CD practices can evolve from controlled rollouts to controlled experiments. The impact of new functionality is measured against business metrics such as conversions or subscription rates. Dev & product management work hand in hand with definition and analysis to make outcome-based product decisions.
Controlled rollouts using feature flags are a fundamental requirement for continuous delivery. Separating feature release from code deploy means code can be incrementally merged into the main branch but kept dark from customers until fully tested. Phased rollouts help release teams assess application health as new functionality is added, reducing the risk of production failure with techniques that limit user exposure and provide fast kill switches of problematic changes.
In addition, QA teams can shift-right and eliminate the need for a ‘production-like’ staging environment, going directly to test in the production environment for functional, performance, and UAT testing. This improves the partnership between dev and test, maintains QA’s role in the continuous delivery process, and reduces wait states in the value stream. Product teams can ensure a consistent user experience across all devices and touchpoints by aligning release schedules with universal code completion.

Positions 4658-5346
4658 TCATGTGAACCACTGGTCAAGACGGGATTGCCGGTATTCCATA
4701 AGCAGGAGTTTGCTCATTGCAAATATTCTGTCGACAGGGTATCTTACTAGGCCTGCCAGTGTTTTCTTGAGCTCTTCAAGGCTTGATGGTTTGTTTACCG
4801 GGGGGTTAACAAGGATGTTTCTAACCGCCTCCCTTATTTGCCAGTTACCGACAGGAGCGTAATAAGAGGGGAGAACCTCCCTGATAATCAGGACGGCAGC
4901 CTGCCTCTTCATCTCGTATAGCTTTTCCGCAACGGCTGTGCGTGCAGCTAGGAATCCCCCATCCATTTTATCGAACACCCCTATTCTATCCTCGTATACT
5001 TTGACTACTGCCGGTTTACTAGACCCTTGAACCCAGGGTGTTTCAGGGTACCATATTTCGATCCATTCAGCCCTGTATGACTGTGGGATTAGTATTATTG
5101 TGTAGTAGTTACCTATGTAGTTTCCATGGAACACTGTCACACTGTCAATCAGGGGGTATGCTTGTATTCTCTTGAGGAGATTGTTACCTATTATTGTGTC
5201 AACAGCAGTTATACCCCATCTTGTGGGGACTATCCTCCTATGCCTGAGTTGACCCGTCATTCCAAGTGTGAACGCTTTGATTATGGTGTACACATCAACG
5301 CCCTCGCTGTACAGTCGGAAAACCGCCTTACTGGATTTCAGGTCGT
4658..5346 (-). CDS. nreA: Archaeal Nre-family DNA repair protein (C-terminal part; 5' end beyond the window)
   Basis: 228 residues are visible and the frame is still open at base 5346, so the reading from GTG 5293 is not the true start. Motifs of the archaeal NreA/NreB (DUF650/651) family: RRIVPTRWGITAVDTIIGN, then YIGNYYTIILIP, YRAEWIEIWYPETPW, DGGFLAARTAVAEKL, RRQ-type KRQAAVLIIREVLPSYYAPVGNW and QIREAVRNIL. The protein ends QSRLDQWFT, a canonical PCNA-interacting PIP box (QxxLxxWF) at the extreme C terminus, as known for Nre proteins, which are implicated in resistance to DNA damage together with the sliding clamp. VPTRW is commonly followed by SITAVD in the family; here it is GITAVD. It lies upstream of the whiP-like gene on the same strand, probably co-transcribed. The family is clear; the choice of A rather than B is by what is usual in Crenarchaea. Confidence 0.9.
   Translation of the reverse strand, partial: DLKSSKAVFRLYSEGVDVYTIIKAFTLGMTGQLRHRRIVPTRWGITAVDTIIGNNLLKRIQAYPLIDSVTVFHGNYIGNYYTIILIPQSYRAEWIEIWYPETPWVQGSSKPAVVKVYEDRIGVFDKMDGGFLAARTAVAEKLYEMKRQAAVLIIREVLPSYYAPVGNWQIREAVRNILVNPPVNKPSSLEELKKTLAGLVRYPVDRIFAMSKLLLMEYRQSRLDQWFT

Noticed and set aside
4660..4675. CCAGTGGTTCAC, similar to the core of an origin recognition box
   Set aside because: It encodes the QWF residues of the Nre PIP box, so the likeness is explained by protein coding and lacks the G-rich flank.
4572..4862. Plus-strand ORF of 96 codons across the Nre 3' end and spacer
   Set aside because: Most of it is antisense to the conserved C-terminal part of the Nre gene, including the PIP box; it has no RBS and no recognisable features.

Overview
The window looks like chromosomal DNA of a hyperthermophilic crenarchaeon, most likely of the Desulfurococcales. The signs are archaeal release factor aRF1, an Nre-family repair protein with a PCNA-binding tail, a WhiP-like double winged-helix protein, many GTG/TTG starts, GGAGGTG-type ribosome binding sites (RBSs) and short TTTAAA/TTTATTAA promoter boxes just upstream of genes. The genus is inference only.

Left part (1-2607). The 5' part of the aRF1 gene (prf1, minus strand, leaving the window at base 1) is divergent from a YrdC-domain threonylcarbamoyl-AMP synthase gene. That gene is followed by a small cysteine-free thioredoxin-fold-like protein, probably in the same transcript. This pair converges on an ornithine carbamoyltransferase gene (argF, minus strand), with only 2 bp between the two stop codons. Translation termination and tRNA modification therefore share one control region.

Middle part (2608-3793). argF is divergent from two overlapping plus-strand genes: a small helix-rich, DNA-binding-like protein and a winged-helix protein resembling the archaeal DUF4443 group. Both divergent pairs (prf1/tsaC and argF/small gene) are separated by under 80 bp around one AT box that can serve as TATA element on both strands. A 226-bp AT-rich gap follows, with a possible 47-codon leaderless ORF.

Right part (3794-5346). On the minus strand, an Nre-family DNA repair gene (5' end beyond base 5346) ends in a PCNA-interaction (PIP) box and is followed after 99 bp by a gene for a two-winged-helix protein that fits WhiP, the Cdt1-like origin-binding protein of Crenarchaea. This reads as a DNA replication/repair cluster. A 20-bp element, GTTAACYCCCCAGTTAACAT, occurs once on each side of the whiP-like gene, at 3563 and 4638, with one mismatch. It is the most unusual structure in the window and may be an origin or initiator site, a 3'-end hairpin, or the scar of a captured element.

With these methods in place, CD practices can evolve from controlled rollouts to controlled experiments. The targeting system is expanded to support more complex segmentation that goes beyond simple on/off flagging. The impact of new functionality can be measured against business metrics such as product conversions, engagement, growth, subscription rates, or revenue. Dev and product management work hand in hand with definition and analysis to make outcome-based product decisions. The final step in the evolution is when the entire company views every feature release as an experiment, facilitating a culture of continuous improvement.
Lenore will highlight product and dev team she's worked with have used feature experimentation to make better product decisions. She will also share common and creative use cases, the statistical rigor needed to correctly interpret results, and recommended best practices that you can implement immediately for your experimentation practice.